ALKALINE DIET - FAD OR FICTION?

Does alkaline rich food keep us slimmer and healthier? The Alkaline Diet suggests that by eating a certain way, that is, consuming what essentially amounts to an Eat Clean Diet, loaded with fruits, vegetables, legumes, nuts, greens and minimal dairy and meat, will not only help you lose weight, but reduce your risk of cancer and heart disease. There is also an argument that eating a less acidic diet helps to prevent bone loss. All this simply by managing the pH balance of your body through food.

If you know that human life depends on the number 7.4, and that this number represents a perfect acid/base balance, ideally set to support optimal health, then you know that we humans are essentially bodies, regulating themselves to this number, all day long. When we eat an Alkaline Diet, does this diet take over and help us regulate our own pH balance? I put this question to my friend and medical doctor, Dr. Akbar Khan of Medicor Cancer Centres in Toronto, Ontario. His response: “the body tightly controls blood pH to 7.4 regardless of normal variations in diet, through arterial pH sensors, kidneys and lungs”.

Thinking about that response, it seems unlikely that an alkaline diet will help control blood pH. In truth there seems to be little evidence to support the claims of the Alkaline diet. As the founder of the Eat Clean Diet though, I support the tenets common to both ECD and Alkaline Diet. We must consume foods that nourish us to the highest state of health possible. This means forgetting about processed, engineered, nutritionally devoid foods and reaching, every time, for those foods alive with nourishment. Eating abundant greens from those we know well, including kale, mustard greens, spinach and herbs to broccoli, sprouts and more. We can top up with fruits, particularly lower glycemic load fruits like apples, apricots, berries, grapefruit and pears. And temper with low-acid protein sources including egg whites, buttermilk, nut milk and nuts. Reach for legumes, especially lentils to bump up plant based protein intake.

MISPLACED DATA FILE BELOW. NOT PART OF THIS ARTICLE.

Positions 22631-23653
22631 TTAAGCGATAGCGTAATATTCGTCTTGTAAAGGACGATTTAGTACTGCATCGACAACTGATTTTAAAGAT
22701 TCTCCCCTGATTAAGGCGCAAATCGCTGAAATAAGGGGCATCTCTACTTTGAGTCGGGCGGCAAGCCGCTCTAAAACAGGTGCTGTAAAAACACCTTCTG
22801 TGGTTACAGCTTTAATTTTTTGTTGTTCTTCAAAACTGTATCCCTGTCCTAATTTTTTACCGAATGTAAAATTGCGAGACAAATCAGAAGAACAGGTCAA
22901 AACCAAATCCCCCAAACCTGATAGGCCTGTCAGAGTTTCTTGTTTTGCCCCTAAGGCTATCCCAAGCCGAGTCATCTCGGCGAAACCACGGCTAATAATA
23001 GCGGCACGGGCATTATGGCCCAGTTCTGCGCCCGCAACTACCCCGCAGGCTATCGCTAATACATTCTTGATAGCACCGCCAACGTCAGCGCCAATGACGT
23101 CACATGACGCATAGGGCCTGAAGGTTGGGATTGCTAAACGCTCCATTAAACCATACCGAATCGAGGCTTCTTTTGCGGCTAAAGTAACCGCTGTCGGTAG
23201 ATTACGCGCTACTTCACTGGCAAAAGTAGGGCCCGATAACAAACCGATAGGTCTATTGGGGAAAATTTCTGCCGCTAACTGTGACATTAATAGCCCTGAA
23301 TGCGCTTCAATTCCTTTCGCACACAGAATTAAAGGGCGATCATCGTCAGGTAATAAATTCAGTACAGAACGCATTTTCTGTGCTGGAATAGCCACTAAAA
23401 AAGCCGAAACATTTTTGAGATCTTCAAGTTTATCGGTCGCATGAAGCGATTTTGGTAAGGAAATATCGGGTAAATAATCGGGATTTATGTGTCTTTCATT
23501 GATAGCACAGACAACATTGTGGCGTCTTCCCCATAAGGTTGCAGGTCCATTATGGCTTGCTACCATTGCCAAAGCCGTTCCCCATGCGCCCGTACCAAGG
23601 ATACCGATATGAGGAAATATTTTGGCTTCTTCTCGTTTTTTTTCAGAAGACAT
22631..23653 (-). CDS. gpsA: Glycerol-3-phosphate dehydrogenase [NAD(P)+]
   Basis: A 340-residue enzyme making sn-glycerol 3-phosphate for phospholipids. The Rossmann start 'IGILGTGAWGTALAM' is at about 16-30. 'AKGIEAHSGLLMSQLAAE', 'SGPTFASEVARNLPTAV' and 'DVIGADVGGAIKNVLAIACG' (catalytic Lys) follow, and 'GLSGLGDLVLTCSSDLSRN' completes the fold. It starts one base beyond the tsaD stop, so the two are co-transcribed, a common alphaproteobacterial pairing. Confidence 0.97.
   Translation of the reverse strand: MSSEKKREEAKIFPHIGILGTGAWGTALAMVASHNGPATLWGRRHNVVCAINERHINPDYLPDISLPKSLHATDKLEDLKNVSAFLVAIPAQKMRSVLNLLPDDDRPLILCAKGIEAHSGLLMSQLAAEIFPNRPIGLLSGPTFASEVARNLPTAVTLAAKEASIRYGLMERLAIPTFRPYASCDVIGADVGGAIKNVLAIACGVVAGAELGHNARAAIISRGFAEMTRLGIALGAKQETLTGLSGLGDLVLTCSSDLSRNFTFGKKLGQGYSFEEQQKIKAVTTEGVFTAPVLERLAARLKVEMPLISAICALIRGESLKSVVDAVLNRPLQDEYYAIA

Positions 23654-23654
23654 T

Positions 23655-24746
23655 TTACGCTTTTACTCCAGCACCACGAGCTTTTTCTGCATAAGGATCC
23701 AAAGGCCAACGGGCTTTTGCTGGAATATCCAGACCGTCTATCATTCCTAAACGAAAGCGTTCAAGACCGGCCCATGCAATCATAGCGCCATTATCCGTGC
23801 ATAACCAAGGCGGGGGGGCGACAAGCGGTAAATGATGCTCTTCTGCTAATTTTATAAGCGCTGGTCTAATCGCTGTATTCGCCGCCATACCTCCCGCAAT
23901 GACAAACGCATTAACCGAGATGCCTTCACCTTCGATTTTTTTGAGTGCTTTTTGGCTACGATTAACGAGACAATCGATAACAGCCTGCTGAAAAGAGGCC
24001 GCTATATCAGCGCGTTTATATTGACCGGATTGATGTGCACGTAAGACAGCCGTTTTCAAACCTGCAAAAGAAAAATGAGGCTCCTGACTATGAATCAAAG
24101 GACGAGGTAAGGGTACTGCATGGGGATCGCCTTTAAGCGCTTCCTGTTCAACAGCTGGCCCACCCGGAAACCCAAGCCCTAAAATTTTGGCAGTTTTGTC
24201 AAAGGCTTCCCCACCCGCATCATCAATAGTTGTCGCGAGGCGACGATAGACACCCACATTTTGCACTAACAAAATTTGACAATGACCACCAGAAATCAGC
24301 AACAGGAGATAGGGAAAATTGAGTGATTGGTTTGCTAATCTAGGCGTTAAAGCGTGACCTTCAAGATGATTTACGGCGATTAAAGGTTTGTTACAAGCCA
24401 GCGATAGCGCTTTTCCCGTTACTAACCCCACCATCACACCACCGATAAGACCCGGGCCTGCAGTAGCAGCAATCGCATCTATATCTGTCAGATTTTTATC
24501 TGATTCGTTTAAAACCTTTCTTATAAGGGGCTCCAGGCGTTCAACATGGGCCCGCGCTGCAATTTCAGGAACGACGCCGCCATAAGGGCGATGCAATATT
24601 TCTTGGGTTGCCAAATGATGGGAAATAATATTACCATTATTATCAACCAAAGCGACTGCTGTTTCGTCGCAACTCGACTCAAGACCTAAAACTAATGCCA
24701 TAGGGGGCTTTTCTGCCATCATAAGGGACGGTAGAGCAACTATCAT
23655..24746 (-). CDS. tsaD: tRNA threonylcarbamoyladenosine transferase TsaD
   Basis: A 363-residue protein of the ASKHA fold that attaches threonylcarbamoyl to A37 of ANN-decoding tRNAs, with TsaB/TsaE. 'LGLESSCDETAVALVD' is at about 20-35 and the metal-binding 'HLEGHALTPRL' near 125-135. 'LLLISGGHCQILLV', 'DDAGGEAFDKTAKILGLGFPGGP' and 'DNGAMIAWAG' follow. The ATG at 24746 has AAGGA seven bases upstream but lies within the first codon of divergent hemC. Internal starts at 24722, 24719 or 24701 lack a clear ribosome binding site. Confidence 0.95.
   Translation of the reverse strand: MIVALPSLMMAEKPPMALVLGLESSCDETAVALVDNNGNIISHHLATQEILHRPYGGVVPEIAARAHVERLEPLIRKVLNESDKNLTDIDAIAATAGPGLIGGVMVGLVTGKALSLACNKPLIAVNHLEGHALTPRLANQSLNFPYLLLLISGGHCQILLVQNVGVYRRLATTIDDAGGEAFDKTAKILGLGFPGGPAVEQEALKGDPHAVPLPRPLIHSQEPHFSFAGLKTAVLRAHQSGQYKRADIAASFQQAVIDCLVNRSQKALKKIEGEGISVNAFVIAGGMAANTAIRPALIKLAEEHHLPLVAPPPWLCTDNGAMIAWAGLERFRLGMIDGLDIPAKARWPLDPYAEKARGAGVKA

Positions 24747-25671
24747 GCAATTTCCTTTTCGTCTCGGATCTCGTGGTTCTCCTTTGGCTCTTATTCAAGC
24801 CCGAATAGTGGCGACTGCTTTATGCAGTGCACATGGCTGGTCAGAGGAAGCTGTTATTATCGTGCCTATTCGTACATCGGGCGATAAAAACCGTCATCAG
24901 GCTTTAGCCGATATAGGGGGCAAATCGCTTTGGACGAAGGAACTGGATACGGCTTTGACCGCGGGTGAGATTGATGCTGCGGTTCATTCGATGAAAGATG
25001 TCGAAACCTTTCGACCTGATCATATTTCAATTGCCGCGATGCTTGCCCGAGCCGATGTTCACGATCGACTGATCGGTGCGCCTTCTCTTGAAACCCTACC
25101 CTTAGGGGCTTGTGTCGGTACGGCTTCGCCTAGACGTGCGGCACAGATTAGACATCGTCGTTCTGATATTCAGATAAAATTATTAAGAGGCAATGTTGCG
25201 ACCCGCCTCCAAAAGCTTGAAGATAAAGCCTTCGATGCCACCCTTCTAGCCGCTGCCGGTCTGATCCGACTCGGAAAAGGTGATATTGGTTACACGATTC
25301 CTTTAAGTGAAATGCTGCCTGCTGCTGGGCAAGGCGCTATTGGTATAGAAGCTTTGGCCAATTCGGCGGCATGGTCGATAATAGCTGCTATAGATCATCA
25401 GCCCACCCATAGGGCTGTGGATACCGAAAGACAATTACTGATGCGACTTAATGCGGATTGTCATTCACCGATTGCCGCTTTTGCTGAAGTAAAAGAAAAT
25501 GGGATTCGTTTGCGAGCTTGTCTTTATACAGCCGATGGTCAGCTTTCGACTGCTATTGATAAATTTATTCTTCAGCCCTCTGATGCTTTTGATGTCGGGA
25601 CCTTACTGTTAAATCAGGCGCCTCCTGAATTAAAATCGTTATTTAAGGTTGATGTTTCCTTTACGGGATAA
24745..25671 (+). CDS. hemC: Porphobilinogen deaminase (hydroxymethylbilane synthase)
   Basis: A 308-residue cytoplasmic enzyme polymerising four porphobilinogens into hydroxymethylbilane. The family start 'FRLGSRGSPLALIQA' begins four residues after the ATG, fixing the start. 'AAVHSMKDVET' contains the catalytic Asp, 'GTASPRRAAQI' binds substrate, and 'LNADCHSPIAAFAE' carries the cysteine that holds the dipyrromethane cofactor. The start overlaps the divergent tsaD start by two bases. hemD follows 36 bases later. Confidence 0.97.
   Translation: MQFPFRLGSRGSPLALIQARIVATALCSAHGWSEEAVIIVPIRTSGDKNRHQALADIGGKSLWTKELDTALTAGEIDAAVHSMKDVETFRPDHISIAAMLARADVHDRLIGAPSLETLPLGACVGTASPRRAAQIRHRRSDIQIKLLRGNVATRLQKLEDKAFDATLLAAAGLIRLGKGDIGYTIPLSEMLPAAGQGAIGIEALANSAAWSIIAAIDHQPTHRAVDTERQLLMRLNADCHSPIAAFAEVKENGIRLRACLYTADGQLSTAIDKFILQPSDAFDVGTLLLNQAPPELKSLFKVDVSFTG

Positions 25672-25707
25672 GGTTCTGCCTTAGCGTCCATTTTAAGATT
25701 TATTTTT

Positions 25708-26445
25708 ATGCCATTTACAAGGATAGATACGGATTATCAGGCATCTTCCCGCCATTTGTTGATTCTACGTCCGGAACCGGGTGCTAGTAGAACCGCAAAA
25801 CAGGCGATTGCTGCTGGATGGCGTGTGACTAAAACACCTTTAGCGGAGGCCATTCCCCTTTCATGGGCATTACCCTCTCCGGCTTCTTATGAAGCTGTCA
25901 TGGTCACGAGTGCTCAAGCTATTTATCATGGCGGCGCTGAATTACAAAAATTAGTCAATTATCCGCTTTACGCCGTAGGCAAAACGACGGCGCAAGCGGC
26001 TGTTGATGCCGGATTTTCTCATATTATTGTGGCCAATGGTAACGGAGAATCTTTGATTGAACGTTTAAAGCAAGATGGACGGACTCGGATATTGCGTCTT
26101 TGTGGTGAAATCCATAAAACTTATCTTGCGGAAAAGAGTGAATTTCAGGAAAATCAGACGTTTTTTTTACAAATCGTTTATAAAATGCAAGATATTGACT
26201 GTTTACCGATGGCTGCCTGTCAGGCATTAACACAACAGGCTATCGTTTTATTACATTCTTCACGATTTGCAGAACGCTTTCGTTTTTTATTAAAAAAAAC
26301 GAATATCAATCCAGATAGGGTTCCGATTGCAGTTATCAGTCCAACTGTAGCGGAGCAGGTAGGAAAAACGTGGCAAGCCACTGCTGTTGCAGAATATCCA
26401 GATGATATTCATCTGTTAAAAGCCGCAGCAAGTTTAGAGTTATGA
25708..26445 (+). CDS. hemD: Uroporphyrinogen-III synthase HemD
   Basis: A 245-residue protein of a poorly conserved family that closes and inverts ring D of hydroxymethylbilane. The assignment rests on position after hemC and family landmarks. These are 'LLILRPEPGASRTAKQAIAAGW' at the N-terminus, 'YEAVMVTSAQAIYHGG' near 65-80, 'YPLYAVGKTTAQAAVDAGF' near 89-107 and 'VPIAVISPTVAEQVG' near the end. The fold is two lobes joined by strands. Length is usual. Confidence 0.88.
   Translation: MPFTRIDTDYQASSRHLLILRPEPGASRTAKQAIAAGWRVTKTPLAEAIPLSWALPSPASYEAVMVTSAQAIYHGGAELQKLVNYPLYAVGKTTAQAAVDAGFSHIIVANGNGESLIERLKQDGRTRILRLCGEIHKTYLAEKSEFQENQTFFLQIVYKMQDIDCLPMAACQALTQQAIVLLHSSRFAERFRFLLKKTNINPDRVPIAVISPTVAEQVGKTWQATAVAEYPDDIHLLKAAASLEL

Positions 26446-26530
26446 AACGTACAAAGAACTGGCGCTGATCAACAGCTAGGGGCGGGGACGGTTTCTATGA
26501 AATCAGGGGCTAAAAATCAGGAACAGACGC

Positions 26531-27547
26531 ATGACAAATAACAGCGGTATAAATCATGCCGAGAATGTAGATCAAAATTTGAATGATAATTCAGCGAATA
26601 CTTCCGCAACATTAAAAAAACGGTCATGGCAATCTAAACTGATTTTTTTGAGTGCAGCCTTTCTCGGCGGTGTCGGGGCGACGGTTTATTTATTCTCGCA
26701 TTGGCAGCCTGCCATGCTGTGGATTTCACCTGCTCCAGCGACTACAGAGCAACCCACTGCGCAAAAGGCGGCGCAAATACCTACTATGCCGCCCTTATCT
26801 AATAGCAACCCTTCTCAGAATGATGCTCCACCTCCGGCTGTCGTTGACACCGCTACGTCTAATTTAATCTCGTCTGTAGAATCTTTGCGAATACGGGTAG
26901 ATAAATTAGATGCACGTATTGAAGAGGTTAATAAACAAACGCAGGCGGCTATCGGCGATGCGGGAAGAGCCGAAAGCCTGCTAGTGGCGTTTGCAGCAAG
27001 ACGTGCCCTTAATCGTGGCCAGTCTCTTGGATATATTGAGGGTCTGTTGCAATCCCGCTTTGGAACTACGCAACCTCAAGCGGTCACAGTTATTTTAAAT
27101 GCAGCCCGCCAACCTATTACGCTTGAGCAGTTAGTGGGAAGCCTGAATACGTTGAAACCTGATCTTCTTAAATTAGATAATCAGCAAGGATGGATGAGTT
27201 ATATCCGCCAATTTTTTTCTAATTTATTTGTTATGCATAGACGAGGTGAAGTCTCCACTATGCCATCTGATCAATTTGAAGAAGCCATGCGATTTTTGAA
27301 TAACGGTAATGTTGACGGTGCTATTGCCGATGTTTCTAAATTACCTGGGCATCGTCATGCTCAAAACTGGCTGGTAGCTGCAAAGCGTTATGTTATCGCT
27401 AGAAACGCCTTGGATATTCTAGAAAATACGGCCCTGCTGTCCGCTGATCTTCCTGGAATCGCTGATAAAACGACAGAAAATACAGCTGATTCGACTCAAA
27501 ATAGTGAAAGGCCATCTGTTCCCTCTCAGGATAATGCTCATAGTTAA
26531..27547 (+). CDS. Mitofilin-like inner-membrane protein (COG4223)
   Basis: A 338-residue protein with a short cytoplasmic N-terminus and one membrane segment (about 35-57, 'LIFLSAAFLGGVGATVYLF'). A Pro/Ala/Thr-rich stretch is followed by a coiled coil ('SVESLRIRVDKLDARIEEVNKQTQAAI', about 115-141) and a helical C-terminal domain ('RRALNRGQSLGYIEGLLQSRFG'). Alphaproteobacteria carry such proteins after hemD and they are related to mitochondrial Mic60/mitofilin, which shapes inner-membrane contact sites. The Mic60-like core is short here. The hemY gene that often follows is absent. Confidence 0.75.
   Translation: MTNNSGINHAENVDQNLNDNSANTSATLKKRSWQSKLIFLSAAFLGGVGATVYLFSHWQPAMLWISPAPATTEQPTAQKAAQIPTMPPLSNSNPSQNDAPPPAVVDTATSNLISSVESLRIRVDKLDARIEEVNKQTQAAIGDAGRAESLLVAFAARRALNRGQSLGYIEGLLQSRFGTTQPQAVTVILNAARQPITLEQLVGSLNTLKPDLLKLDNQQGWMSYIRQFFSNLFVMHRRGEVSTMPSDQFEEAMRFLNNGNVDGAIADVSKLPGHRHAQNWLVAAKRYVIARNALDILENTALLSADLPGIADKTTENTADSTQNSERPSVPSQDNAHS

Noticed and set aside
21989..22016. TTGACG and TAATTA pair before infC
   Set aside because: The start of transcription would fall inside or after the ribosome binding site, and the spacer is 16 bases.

Cereal and cereal grains and products made from these, especially processed versions of these, are highly acidic to the body. Part of the problem is the phytic acid coating on most of these grains (as well as nuts and seeds), that interrupts and even prevents mineral absorption. This is an issue in that minerals are often the very molecule that helps buffer acid reactions in the body. Without them, the task of managing acid balance becomes more challenging. This is one of the reasons I always recommend soaking nuts and seeds before consuming them, so we can remove the phytic acid component.

In your spice drawer, cinnamon, curry, turmeric, ginger, unrefined sea salt and mustard are alkaline, so use these generously.

Dieting is a universal pursuit but beware the trends. Rely instead on Eating Clean, whole, nutrient dense, well sourced, properly prepared foods is how I choose all food that ends up in me. If we provide these essential building blocks of good health through our food, then the body will do its’ job in return, rewarding us with a lean physique and optimal health.

Remember, I’m always listening. Tosca Reno

PS. I’d love to hear about your diet adventures. What worked? What didn’t? Share in the Comments section below.

TR

Photo credit: Kelsey-Lynn Corradetti